When you lift the lid off your trash can on a warm summer day, you won’t be much inclined to think of garbage as a relative value. Some things have a fleeting, indefinable essence that shifts with the context. Not garbage. There’s nothing “je ne sais quoi” about putrescence.
I wouldn’t be surprised if it turned out that our aversion to garbage is hardwired—a biological absolute. Your chances of survival probably improve if you can’t bring yourself to eat food that’s gone off. Given such a strong proclivity against the overripe, it came as a surprise to me to discover that as late as the 1950s a Dutch farmer could explain to his village government that he didn’t participate in the garbage collection program because he didn’t have any garbage to give away. He lists out the leftovers:
- Newspapers go to the Christian mission.
- Empty tins are donated to Stegeman, the ragman.
- Dirty paper and floor sweepings end up in the stove.
- Wood and coal ash from the hearth help to firm up the edges of his own farmyard.
That’s it. The list is vaguely reminiscent of our own recyclables sorting litanies, but there’s one stunning difference: once farmer den Boer was done recycling, he had nothing left over. In any event, nothing worth giving to the trash man, he says. What he did with his actual garbage—the putrescibles, that is—we have no way of knowing because he doesn’t include it on the list. To him, I conclude, it wasn’t garbage at all, but pig slop or perhaps fertilizer, to be chucked on the dung heap and plowed under in the springtime.
In other words, garbage is contextual. The anthropologist Mary Douglas famously said that dirt is “matter out of place.” Just so, garbage is food scraps out of place, organics withdrawn from the cycle of life. Which is why it started out as an urban concept.
Cities are places where leftovers cannot be put to use where they are produced. It took a long time for cities to develop effective waste removal systems, and while leftovers lingered on city streets they transmogrified from fertilizer into filth. An embarrassment in context, a source of disease, an impediment to traffic. Garbage. Once swept up and carried outside the city gates, the garbage transformed right back into its constituent character as agricultural nutrient and farmers stood waiting to scoop it up, paying money for the privilege.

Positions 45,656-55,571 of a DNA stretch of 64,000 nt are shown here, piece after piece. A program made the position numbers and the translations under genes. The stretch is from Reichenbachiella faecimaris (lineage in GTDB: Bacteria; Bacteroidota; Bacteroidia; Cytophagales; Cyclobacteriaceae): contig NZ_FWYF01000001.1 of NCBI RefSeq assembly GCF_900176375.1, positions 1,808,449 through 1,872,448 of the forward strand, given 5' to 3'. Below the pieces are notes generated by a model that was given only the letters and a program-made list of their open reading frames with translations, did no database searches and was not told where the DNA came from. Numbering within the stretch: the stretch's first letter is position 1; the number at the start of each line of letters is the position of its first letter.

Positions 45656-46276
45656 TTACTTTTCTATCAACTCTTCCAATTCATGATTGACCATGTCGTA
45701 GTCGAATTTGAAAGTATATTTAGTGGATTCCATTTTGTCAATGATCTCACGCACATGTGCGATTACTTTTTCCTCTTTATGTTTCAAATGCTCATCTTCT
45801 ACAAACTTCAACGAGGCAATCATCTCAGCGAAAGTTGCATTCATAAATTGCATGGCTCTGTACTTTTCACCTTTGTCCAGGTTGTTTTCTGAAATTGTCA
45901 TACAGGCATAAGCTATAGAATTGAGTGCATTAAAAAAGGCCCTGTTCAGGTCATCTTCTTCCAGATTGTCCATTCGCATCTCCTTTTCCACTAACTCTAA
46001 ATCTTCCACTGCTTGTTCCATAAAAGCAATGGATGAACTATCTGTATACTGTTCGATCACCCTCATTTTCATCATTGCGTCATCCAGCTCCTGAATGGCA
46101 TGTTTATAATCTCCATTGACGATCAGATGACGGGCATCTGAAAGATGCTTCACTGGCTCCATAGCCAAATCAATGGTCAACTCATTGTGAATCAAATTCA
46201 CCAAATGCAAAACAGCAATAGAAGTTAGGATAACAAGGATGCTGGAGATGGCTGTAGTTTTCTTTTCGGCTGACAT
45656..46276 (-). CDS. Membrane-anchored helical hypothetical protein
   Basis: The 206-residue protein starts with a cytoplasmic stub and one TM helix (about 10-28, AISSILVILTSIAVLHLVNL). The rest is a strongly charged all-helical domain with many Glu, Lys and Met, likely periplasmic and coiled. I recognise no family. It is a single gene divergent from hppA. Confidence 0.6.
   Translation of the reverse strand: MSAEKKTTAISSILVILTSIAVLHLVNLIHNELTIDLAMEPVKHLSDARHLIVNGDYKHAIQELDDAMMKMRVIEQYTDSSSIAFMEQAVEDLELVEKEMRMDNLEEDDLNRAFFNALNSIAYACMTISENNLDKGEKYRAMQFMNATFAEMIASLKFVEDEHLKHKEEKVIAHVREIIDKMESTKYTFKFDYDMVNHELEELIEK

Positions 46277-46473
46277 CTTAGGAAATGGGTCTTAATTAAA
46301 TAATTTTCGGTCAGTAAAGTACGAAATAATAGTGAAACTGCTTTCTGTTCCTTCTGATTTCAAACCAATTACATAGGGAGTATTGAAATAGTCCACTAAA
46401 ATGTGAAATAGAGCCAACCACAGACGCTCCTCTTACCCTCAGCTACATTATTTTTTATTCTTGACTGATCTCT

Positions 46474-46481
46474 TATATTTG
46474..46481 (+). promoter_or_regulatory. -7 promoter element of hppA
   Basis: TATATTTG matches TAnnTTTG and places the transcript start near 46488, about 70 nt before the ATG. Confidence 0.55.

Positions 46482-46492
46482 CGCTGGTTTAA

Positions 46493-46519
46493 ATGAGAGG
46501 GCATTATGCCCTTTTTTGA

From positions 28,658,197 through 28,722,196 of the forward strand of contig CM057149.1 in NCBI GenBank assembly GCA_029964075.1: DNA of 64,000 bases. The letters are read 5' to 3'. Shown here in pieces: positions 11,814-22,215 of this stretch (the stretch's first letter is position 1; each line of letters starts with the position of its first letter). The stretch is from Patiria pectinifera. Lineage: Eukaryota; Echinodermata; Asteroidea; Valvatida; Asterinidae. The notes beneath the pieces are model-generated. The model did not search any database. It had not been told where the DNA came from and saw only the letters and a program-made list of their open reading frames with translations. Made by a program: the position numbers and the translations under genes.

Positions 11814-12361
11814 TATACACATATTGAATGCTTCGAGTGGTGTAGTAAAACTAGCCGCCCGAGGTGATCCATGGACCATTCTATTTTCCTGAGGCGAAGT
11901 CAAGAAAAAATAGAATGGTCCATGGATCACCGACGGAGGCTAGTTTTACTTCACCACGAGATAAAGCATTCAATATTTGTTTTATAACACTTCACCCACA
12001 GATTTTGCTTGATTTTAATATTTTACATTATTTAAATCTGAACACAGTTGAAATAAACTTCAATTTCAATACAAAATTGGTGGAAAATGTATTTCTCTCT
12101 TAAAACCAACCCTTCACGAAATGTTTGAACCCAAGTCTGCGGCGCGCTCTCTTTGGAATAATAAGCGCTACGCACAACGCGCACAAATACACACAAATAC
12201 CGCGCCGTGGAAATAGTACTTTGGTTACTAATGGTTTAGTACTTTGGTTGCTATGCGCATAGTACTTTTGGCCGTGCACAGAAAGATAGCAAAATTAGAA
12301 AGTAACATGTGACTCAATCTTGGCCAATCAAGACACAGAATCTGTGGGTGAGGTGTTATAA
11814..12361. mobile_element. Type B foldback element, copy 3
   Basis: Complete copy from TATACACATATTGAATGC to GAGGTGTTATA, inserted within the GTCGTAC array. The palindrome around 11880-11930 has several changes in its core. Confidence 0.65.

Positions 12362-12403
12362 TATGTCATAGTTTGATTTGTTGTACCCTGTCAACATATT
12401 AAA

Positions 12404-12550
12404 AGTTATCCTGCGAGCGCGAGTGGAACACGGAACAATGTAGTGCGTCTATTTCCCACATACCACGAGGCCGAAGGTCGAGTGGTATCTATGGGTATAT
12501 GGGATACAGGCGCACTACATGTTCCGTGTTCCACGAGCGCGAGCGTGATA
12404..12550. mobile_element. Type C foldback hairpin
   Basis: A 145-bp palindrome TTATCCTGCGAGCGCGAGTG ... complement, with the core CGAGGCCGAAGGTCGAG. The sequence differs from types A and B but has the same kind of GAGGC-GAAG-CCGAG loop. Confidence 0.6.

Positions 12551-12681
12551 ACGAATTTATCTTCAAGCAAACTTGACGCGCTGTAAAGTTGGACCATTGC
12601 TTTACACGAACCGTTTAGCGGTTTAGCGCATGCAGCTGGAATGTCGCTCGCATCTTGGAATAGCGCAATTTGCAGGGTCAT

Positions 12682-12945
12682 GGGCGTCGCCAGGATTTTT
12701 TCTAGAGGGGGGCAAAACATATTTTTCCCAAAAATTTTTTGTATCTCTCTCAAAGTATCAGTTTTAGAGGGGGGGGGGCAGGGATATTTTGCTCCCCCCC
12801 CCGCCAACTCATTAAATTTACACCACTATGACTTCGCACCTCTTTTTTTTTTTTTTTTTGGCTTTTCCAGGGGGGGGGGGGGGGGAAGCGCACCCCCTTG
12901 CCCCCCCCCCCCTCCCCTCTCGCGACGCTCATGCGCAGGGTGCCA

Another transformation took place in the 2oth century, when garbage morphed from an urban concept into a petroleum-based concept. Garbage is no longer fertilizer if you can derive it more cheaply from petroleum. In this country, garbage became just irredeemably garbage. We started sweeping it under the rug, storing it up for the future, hiding it in places euphemistically known as landfill.
Even if garbage is not economically repurposable as fertilizer, it can still be turned into energy—by incineration (which creates more leftovers useful for road building) or by methane recovery (which leaves some temporarily useless dross in place). Just how economical that is still depends on the price of oil. It was quite remarkable how many permits for landfill- gas-to-energy plants were issues when gasoline sold for more than $4.00 a gallon at the pump. There are almost 500 of those landfills in the U.S. already.
What’s more, it’s useful to start thinking of landfill as landmine. The closer we get to the bottom of the natural resource barrel, the more attractive it is going to be to dig all the trash back up and recycle it after all. If the need arises, and most likely it will in the not-too-distant future, trash will transmogrify to ore. In other words, what is true for putrescibles, is also true for durable goods—even if “durable” is a misnomer in times of built-in obsolescence and compulsive consumption.
In times of economic expansion, many of the durable components of our trash are valuable, especially metals. Just last year, there was such a market for scrap metal that scrappy entrepreneurs were declining to wait with their scavenging activities until someone officially discarded their stuff. Manhole covers kept disappearing from the streets. Telephone wires were dismantled. I heard about people pulling up stretches of tram- and rail-line to convert the materials to ready cash at the scrapyard.California even made some legislation to penalize scrap dealers for accepting metals that were obviously stolen (such as those manhole covers and other infrastructure belonging to the people). A month or so later, the economy took a decisive turn south, prices for raw materials fell as demand declined, inventory started piling up, and so did the recyclables in the storage yards of the collectors. The New York Times even recommended that we, concerned consumers, better hang on to those recyclables for a bit if we didn’t want to see them end up in the dump.
I’ve never been much inclined to think we’re in the midst of a rational economic system—and I daresay it’s easier to find people to agree with me in recent times—but it is a significant consolation to realize that garbage is not a terminal condition. To all of you out there who occasionally write to me in despair: yes, it’s embarrassing that we’re creating so much garbage, and, no, it’s not easy to live in the midst of endless wealth and not create so much trash. But garbage is reversible. And though we may not be thoroughly rational creatures, the times are offering a little more incentive going forward to not be quite as dumb as we have been.